Tomorrow's Teaching and Learning
The posting below is a review of the popular book, Blink: The Power of Thinking Without Thinking, by Malcolm Gladwell who also wrote the best seller, The Tipping Point: How Little Things Can Make a Big Difference. The review is by Phyllis Grummon, which originally appeared in Planning for Higher Education, December 2005- February 2006. The Society for College and University Planning Copyright (www.scup.org) ? 1998-2006. http://www1.scup.org/PHE/FMPro?-db=PHE.fp5&-lay=Home&-format=home.htm&-FindAny Reprinted with permission.
Tomorrow's Teaching and Learning
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Blink: The Power of Thinking Without Thinking
Reviewed by Phyllis Grummon
Malcolm Gladwell is a staff writer for The New Yorker and the author of a new book, Blink: The Power of Thinking Without Thinking. Gladwell's previous book, The Tipping Point: How Little Things Can Make a Big Difference, introduced readers to the principles of epidemiology in the context of social influence and idea adoption. In Blink, Gladwell uses his journalistic style to engage readers in the process of rapid cognition-what happens in our brains when we first perceive a situation. Specifically, Gladwell explores how we transfer meaning and action from our past experiences into a moment, sometimes to our benefit and sometimes not. He also provides insight into how experts and novices differ in their interpretations of the same experience: experts have the ability to gain significantly more meaning through "thin-slicing" than do novices. There are a number of areas in integrated planning and design where the lessons of Blink can shed light on our work. Gladwell seeks to explicate how and why "the power of the glance" is both a significant strength and a potential problem when we are approaching a situation, particularly a novel one. More importantly, Gladwell maintains that we can train or retrain our unconscious judgments to make them more helpful to us. While not an expert himself, Gladwell weaves together research that creates a compelling argument for his conclusions.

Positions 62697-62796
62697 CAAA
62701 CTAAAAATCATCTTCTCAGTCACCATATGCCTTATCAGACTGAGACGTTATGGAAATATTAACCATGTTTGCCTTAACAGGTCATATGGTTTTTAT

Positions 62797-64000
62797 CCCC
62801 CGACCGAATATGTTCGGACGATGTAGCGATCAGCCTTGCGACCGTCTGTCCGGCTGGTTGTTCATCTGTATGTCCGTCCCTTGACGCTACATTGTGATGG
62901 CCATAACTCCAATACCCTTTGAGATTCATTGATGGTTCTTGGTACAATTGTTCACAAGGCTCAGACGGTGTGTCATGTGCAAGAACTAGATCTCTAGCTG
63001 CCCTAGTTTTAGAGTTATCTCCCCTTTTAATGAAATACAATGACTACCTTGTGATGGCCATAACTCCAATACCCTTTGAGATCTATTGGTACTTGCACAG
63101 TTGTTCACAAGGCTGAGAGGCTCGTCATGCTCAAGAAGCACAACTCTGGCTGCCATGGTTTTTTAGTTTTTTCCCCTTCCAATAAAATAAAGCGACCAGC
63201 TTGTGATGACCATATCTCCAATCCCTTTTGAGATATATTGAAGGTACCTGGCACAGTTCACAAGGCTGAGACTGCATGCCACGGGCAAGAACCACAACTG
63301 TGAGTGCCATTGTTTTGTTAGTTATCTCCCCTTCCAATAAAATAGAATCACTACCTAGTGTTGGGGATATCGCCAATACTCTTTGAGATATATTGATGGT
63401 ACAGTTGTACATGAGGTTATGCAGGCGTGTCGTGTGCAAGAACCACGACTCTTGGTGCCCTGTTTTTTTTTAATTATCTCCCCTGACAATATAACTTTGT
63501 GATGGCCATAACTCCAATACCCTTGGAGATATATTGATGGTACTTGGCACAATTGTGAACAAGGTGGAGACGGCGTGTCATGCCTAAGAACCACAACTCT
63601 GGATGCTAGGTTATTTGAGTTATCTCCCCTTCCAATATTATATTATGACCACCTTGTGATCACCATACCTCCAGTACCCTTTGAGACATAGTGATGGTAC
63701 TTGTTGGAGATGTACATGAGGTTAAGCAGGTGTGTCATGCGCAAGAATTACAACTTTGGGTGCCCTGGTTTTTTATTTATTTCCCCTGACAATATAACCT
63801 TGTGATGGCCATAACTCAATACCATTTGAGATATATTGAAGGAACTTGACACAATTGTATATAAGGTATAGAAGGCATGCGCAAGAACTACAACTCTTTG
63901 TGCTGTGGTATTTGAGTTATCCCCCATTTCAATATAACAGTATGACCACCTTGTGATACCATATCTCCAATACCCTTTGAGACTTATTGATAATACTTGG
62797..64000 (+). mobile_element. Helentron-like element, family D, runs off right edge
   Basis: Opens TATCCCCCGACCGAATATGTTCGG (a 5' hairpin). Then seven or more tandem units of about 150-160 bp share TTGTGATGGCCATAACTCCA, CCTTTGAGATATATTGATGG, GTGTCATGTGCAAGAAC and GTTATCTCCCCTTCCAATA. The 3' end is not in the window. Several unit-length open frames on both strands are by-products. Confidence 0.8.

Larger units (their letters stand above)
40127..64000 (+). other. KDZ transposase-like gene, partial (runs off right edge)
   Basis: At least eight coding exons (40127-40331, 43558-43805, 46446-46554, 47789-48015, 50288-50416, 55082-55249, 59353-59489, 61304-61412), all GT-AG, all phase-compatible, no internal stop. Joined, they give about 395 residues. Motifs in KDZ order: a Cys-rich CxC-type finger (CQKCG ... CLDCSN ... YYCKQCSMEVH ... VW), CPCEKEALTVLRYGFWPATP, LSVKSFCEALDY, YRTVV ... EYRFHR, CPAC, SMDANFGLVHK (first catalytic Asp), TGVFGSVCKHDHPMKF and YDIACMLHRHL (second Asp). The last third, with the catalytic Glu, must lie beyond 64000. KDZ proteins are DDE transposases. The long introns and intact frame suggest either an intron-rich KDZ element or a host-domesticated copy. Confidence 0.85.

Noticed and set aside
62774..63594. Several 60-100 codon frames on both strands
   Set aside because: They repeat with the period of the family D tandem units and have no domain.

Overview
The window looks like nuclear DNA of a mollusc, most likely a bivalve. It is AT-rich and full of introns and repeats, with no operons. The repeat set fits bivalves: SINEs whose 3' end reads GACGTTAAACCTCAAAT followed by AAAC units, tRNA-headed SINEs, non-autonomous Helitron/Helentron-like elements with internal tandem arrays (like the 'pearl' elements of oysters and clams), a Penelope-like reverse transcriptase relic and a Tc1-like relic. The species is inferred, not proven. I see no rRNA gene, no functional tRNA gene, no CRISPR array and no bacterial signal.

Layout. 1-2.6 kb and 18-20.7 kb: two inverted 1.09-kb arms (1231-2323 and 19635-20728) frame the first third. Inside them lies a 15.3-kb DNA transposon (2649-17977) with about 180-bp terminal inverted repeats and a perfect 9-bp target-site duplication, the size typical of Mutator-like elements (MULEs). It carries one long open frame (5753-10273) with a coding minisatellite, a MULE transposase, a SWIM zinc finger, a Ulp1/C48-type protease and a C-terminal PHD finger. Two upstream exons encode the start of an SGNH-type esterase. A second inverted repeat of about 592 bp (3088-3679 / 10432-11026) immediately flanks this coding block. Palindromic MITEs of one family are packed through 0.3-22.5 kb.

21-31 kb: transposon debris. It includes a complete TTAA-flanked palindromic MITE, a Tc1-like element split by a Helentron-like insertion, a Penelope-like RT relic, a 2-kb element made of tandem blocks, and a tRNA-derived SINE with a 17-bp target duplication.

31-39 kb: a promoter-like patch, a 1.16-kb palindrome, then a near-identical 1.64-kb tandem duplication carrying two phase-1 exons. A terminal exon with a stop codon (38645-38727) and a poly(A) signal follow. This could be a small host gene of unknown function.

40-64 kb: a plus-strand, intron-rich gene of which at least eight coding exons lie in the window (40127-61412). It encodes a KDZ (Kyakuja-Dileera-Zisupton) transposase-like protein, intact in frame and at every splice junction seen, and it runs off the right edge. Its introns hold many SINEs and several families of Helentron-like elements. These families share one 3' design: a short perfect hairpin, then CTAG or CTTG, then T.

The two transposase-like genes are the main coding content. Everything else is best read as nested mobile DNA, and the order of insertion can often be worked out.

The first lesson Gladwell presents is that, particularly for experts, it takes very little time-often only seconds-to apply their knowledge to significant problems. Gladwell presents a variety of examples of this phenomenon. One of the most powerful is based on the work of John Gottman, a highly regarded researcher on marital relationships. Gottman began videotaping conversations between husbands and wives more than 20 years ago. At first, he worked on coding all the negative and positive interactions during a 15-minute period. Over time, he learned that raters really only needed to pay attention to one type of exchange to be able to predict with nearly perfect accuracy which couples were most likely to divorce or break up. The thin slice Gottman needed was that of contempt. If one or the other partner expresses contempt during their discussion, it is very probable that the relationship is doomed. If Gottman hears contempt, then "blink", he knows what is likely to happen.
Thin slicing can also predict how likely it is that a medical doctor will be sued for malpractice. Surgeons who have never been sued average three minutes longer with each patient than those who have. One study reported by Gladwell found that raters could correctly predict which doctors were likely to be sued simply by listening to two 10-second clips of their conversations with patients and rating the doctors on the level of dominance they displayed. Doctors who sounded dominant were significantly more likely to be sued.
Thin slicing, of course, is nothing new in our world. We all practice it when we receive a first impression from a person, object, or place. What Gladwell adds to our understanding is just how little sensory input we use to make those judgments and how often they are right regardless of how quickly we make them. Our unconscious processes information and acts on it in ways that may never be available in our conscious decision making. One example Gladwell gives of this phenomenon is the use of scrambled sentence tests that prime us to behave in certain ways through the words included in the test. One set of 10 scrambled sentences includes words that subconsciously remind test participants of being old or of aging. After completing the test, participants walked more slowly down the hall than they did when they walked into the room. None of the participants were conscious of this change. Likewise, participants primed to be polite waited up to one half hour to talk to the experimenter when he was engaged in conversation with someone else. In a number of cases, the participant never interrupted. Subtle cues carry powerful messages within our brains.